George Weiner, MD
Professor of Internal Medicine and Director of the Holden Comprehensive Cancer Center at the University of Iowa, Chair, ASH Committee on Government Affairs
Clinical research in hematology has never been more important, yet clinical investigators are facing unprecedented challenges. Constantly changing (and at times inconsistent) regulations, chaotic reimbursement policies, increasing demands on physician time, and scientific advances demonstrating the complex differences among individual patients all complicate hematology clinical research.
The opportunities and obstacles are not unique to hematology and include problems with how we organize, support, and conduct clinical research. These are starting to receive considerable attention. The Institute of Medicine (IOM) recently released a report that calls for an overhaul of the National Cancer Institute’s (NCI) Cooperative Group Program. The report1 identifies four overarching goals:
• Improving the speed and efficiency of the design, launch, and conduct of clinical trials
• Making optimal use of scientific innovations
• Improving selection, prioritization, support, and completion of clinical trials
• Fostering expanded participation of both physicians and patients in clinical research
These are all vital issues, and addressing these goals is important for all aspects of clinical hematology research, not just those studies that are part of the NCI cooperative groups. An excellent summary of this report was recently published in the New England Journal of Medicine by Robert Young.2
The issue of clinical trials for both malignant and non-malignant hematologic diseases and conditions is a priority for the Society. ASH has consistently advocated for Medicare and private insurer coverage of routine patient costs associated with clinical trial participation. Most recently, ASH supported a provision included in health reform that requires coverage of routine patient costs associated with clinical trial participation and prohibits insurers from dropping coverage because an individual chooses to participate in a clinical trial. ASH has also advocated for legislative language that encourages the Department of Health and Human Services to determine if changes could be made to better harmonize the federal policies and regulations on clinical trial operations that currently exists at various federal agencies, which has the potential to expedite the initiation of new trials and access to promising treatments for patients.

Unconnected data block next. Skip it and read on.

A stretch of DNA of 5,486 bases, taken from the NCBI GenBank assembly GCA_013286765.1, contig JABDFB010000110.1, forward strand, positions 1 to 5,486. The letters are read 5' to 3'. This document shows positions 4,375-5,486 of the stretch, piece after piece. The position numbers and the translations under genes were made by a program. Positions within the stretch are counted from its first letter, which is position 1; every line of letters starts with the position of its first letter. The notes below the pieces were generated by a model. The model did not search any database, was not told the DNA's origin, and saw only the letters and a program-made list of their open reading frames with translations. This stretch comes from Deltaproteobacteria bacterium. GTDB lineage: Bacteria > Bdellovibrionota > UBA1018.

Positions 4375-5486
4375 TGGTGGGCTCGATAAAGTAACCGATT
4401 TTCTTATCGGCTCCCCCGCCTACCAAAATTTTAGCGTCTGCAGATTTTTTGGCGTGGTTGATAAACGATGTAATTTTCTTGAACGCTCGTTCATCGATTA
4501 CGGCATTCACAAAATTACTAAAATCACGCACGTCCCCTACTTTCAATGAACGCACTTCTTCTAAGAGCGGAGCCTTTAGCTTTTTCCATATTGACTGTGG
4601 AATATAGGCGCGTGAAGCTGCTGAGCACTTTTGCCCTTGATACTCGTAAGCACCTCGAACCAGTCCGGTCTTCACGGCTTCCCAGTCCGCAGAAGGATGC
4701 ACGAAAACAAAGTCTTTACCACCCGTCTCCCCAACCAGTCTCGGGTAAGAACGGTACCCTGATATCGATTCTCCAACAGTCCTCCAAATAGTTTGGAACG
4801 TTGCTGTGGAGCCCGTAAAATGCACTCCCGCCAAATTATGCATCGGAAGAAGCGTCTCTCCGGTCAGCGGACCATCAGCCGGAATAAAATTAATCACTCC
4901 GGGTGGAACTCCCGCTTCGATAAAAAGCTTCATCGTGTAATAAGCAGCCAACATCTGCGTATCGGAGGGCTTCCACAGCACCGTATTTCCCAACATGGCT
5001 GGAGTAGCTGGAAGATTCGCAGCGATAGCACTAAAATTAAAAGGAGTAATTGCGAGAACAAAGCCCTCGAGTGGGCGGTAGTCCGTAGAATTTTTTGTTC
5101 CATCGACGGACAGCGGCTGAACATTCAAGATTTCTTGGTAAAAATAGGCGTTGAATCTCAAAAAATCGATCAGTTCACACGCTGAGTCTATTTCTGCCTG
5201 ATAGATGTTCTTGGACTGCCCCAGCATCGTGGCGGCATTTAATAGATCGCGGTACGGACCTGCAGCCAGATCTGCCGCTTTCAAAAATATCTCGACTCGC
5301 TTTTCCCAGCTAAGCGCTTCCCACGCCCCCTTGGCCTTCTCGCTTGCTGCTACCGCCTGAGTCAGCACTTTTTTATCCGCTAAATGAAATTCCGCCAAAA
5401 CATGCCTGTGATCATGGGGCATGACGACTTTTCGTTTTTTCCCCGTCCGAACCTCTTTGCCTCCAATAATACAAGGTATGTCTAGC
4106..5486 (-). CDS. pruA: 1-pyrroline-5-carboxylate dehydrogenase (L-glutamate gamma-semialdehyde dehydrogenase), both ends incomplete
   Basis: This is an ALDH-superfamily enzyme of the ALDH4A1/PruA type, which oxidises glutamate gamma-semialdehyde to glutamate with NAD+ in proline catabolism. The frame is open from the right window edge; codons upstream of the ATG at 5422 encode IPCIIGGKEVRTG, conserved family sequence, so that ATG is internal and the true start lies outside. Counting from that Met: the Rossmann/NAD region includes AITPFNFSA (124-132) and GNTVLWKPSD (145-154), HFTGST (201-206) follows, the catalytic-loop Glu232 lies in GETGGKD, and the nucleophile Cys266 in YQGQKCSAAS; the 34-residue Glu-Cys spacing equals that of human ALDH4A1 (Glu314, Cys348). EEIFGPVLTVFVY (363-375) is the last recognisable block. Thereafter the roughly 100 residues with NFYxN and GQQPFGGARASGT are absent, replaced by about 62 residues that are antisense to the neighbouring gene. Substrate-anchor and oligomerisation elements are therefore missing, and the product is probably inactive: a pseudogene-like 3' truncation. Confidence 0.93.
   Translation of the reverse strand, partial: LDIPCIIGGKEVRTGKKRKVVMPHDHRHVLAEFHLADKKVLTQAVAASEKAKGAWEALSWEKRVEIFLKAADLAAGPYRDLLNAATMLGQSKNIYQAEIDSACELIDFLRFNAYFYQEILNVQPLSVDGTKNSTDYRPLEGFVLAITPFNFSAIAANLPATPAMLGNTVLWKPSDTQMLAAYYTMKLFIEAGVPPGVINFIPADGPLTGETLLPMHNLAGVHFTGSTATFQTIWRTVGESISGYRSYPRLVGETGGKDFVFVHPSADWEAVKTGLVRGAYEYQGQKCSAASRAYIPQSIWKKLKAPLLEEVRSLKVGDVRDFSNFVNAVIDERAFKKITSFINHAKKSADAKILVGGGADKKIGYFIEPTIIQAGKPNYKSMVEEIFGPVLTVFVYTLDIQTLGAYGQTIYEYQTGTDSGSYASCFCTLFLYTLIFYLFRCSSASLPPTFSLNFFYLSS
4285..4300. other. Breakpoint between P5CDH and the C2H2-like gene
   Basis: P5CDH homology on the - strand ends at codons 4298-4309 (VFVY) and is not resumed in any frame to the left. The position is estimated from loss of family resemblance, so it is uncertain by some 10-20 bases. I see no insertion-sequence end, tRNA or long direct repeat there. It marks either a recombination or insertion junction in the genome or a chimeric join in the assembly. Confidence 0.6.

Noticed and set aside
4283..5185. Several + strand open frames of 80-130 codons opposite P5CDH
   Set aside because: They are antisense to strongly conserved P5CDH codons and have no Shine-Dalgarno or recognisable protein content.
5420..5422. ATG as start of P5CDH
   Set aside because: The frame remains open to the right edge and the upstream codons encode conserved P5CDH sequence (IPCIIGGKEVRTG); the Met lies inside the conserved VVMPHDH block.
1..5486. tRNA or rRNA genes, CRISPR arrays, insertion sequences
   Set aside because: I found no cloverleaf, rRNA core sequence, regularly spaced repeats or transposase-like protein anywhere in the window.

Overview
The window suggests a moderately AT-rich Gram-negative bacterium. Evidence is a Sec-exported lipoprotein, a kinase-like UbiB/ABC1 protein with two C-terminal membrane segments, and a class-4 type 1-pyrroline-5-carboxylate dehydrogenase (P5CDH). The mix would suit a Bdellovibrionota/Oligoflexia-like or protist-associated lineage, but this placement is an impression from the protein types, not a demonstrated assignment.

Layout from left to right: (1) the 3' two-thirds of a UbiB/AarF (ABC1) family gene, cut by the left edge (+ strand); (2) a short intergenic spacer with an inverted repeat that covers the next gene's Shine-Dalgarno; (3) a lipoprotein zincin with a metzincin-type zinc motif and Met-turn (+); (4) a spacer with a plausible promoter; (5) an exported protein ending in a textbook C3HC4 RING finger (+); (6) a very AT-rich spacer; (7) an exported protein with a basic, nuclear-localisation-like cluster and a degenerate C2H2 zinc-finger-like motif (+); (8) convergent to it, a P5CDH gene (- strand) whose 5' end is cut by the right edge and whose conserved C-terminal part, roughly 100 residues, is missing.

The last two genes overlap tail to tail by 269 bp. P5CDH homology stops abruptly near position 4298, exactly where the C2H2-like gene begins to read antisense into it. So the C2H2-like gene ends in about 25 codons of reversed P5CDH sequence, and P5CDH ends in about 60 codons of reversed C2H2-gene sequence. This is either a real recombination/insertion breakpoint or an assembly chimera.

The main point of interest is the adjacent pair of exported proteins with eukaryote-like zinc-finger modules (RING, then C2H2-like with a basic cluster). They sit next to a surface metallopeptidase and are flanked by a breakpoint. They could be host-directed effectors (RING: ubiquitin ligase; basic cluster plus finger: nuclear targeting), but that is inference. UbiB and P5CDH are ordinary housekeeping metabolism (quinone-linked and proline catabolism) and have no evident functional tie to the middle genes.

At the same time, let’s not forget that at the heart of clinical research is the interaction between the physician and patient. We need to take a long, careful look at what we can do to improve the efficiency of the aspect of the clinical research process that takes place in the exam rooms of hematologists and other clinical investigators across the country.
An idea came to mind recently, when I came across a 30-year-old informed consent document. It was clear, concise, and short — in marked contrast to informed consent documents we use today. Our current consents have multiple pages of text to protect the institution and the sponsor, not the subject. Indeed, physicians involved in clinical research know how difficult it is to convince potential subjects to read and understand long and complex informed consent documents. Clearer, shorter, simpler informed consent documents would be easier for clinical investigators to present to potential subjects, easier for those potential subjects to understand, and better at protecting the rights of the subjects. They would result in enhanced accrual to clinical trials.
The IOM is to be commended for their thoughtful and forward-looking approach to how our nation’s clinical research leaders select, prioritize, and support clinical trials. However, changing how we organize clinical research in the governmental conference rooms is not enough. We also need to consider how we can improve the vital part of clinical research that takes place in the exam room. It is time to consider ways we can revise the informed consent process to make documents simpler and more efficient. This will be a difficult and complex discussion, but with careful thought we can improve the efficiency of the informed consent process, enhance accrual, and at the same time do a better job protecting the rights of patients.
A national cancer clinical trials system for the 21st century: reinvigorating the NCI cooperative group program. Report. Institute of Medicine. April 15, 2010.
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